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Quality Knows No "Wave" - 99%

ShadowsFallen, February 27th, 2007

Ah, so here I am finally, about to review a Shadows Fall album. I'm sure that many can tell by my name that I'm no stranger to the band, but take that as you wish.

The Art of Balance, Shadows Fall's third album, solidifies their previously promising if a bit scattered sound. Somber Eyes to the Sky and Of One Blood both featured some great guitar work by Bachand and Donais, who display a great flair for harmonizing with each other and throwing down some crushing riffery. It was this guitar work that really built the band's sound. Acoustic passages littered both albums with some very serene soundscapes to release the extreme intensity created by each full-blown metal song. Their riffs at the time were primarily melodic, almost Swedish-sounding melodies with tinges of the speed and rhythmic thrusts of American thrash metal. Jon Donais threw himself out there fairly quickly with a no-holds-barred style of soloing, which added a sweet element of technical prowess to the already commanding riffs.

Enter Art of Balance, their crowning achievement as of yet. The band really took their sound to new heights with this album. The production was perfectly clear without sounding over produced. Jason Bittner, the new arrival as drummer, lays down some awesome thrash drumming throughout without sounding the least bit sloppy. Brian Fair's voice really took shape, whether for better or for worse, and became a consistent, distinctive trait of the Shadows Fall sound. But once again, the guitar playing really stole the show. In songs like Thoughts Without Words, Idle Hands, and Stepping Outside the Circle Donais and Bachand pulled out some fast, technical riffs with enough thrashy brutality to make their Floridian forefathers turn their heads.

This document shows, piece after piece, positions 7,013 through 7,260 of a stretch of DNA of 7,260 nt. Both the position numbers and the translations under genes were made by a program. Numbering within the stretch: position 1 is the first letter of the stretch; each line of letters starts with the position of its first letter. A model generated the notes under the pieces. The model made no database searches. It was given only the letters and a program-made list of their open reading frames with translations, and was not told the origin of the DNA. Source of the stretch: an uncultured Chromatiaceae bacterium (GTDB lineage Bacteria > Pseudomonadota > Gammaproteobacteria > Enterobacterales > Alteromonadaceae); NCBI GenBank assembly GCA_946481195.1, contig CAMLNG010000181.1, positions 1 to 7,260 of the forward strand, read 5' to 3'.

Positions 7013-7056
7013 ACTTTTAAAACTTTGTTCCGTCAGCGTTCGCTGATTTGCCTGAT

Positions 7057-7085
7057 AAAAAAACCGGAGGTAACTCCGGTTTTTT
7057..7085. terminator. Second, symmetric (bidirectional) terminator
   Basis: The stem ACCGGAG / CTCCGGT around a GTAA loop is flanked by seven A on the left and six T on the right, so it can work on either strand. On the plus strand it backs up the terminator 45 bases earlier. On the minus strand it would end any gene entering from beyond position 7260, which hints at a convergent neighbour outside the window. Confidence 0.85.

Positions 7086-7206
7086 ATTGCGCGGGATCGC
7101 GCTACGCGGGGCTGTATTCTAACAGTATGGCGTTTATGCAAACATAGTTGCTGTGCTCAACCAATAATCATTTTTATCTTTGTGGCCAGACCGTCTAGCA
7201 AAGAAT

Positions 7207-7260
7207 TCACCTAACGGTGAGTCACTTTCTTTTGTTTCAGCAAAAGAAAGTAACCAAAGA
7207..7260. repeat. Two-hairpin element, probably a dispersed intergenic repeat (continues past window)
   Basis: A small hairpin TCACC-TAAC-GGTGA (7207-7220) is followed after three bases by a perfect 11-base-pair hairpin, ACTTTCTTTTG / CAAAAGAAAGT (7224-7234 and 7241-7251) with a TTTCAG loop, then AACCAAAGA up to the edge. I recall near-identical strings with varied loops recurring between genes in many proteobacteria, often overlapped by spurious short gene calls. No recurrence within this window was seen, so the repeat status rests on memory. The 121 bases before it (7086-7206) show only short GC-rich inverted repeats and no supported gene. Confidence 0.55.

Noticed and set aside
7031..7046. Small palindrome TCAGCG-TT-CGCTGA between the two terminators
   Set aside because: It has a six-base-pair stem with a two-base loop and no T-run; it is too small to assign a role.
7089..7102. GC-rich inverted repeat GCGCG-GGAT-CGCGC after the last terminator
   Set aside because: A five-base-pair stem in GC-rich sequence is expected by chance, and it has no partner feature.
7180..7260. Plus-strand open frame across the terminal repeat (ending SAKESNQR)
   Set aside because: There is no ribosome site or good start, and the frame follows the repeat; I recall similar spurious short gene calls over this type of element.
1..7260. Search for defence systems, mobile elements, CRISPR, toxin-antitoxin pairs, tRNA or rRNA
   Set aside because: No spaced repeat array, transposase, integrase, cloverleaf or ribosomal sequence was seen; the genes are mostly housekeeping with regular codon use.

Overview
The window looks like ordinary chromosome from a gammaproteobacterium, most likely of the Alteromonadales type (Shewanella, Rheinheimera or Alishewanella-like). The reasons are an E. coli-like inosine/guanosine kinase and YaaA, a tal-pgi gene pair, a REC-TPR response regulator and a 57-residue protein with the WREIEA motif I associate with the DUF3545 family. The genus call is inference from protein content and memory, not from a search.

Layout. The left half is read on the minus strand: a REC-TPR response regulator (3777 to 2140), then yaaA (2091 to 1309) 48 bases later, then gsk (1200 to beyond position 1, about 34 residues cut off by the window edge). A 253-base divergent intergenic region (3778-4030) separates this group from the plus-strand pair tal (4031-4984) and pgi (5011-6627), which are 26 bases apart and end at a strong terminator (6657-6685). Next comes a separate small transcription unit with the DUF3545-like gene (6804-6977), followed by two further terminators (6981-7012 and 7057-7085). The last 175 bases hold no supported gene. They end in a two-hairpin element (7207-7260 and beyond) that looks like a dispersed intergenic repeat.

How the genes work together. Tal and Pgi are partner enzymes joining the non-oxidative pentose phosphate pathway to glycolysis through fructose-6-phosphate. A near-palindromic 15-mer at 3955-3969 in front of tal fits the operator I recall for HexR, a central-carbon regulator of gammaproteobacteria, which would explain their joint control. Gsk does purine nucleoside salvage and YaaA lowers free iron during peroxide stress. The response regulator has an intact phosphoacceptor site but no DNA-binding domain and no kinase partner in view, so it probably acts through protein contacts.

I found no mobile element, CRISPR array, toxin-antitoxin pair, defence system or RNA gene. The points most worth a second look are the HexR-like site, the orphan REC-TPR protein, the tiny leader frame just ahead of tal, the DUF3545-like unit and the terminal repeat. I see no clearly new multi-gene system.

However, to intertwine with the newfound thrashy goodness that comprises the non-stop speedfest of The Art of Balance, the band never lost touch with the melodies that provided the interesting contrast between styles. The title track along side Mystery of One Spirit, a semi-power metal epic, provide some more musically memorable moments without sounding disjojnted. The technicality of the instruments was taken to a whole new high as Donais shreds some of the most unrelentingly intense solos this side of the world. A Fire in Babylon, an incredibly epic production, really creates the image of a world collapsing with its moving melodic riffs and emotionally charged solos. And fear not, the complimentary Pink Floyd cover at the end is a rather nice, somber closing to the album.

Shadows Fall is a band that can easily be caught up in a heated debate on genres, which is a shame, as such a conflict tends to detract from the music in the longrun. They may be referred to as the "new wave" of American metal but there's nothing vaguely trendy about their sound. Least of all metalcore, which they are seemingly often grouped with. Once again, I'm sure my name portrays this review in a somewhat qustionable light, but just remember. I don't speak highly of the album because I'm a Shadows Fall fan. I'm a Shadows Fall fan because I think the album deserves such praise.